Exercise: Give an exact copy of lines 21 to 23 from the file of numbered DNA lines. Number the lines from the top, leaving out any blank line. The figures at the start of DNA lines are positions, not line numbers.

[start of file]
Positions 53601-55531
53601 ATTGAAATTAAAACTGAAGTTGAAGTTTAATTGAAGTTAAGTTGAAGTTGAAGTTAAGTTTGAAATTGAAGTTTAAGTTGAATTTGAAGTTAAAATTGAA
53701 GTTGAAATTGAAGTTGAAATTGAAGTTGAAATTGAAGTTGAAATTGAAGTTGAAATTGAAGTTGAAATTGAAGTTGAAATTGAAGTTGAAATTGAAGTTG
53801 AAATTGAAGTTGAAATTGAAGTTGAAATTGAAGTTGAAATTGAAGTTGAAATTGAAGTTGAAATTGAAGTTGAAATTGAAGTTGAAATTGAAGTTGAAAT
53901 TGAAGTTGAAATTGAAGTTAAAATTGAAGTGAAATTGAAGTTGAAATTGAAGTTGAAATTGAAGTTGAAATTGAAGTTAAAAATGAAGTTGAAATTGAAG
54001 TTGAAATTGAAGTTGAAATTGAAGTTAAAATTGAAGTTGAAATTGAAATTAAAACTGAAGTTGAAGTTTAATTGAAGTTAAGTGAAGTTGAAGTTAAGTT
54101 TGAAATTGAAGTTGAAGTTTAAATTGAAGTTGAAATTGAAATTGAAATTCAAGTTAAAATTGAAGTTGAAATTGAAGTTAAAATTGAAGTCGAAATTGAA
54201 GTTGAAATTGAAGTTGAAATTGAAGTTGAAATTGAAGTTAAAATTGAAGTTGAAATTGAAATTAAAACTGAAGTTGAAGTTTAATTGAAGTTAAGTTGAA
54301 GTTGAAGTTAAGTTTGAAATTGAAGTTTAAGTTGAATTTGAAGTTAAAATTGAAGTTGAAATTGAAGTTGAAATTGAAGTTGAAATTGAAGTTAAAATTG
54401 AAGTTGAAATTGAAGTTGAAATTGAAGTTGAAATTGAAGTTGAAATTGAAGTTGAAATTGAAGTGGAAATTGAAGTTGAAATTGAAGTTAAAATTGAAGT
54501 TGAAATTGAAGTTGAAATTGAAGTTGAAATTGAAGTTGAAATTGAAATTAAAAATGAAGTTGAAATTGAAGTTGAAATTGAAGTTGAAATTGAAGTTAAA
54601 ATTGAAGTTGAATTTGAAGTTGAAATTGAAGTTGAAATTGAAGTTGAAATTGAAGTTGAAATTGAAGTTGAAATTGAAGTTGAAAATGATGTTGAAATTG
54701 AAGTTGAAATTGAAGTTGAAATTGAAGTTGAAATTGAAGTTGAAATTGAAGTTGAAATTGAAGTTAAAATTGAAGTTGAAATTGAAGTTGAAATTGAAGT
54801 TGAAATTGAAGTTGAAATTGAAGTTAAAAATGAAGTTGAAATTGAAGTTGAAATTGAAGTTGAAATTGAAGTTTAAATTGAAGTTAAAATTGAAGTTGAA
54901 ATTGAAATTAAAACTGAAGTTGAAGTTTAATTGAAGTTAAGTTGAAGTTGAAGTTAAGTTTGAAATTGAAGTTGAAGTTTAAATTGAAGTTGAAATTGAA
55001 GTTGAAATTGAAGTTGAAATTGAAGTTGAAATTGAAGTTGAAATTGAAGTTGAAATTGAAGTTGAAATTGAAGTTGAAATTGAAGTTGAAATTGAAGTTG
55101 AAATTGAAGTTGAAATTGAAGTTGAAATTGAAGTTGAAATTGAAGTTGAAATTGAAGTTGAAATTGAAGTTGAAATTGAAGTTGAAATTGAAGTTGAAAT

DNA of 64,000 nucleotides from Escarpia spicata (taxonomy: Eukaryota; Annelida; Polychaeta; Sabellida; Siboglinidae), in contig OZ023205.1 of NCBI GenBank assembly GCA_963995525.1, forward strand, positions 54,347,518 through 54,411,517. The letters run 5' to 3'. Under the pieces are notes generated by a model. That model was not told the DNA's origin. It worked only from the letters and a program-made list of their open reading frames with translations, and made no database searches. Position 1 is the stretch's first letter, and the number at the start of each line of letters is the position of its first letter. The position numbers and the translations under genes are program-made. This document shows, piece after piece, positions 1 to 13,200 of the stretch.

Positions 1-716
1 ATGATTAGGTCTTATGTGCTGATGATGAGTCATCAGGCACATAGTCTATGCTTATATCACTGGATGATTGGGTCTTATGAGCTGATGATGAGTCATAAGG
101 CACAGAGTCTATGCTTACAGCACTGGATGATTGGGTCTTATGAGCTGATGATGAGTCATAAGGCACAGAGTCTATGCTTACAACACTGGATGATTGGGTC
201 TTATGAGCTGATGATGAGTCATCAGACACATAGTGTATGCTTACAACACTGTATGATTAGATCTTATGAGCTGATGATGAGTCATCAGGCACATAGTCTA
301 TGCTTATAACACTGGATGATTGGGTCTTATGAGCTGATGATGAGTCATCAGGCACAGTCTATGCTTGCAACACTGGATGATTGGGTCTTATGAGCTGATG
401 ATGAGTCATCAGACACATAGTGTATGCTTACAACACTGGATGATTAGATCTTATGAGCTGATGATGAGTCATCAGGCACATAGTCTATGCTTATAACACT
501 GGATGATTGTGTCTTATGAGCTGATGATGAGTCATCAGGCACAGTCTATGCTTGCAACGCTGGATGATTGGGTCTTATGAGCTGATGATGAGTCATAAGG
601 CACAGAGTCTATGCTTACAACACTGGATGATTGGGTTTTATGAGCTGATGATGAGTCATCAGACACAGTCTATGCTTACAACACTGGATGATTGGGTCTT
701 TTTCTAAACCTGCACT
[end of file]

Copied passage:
101 CACAGAGTCTATGCTTACAGCACTGGATGATTGGGTCTTATGAGCTGATGATGAGTCATAAGGCACAGAGTCTATGCTTACAACACTGGATGATTGGGTC
201 TTATGAGCTGATGATGAGTCATCAGACACATAGTGTATGCTTACAACACTGTATGATTAGATCTTATGAGCTGATGATGAGTCATCAGGCACATAGTCTA
301 TGCTTATAACACTGGATGATTGGGTCTTATGAGCTGATGATGAGTCATCAGGCACAGTCTATGCTTGCAACACTGGATGATTGGGTCTTATGAGCTGATG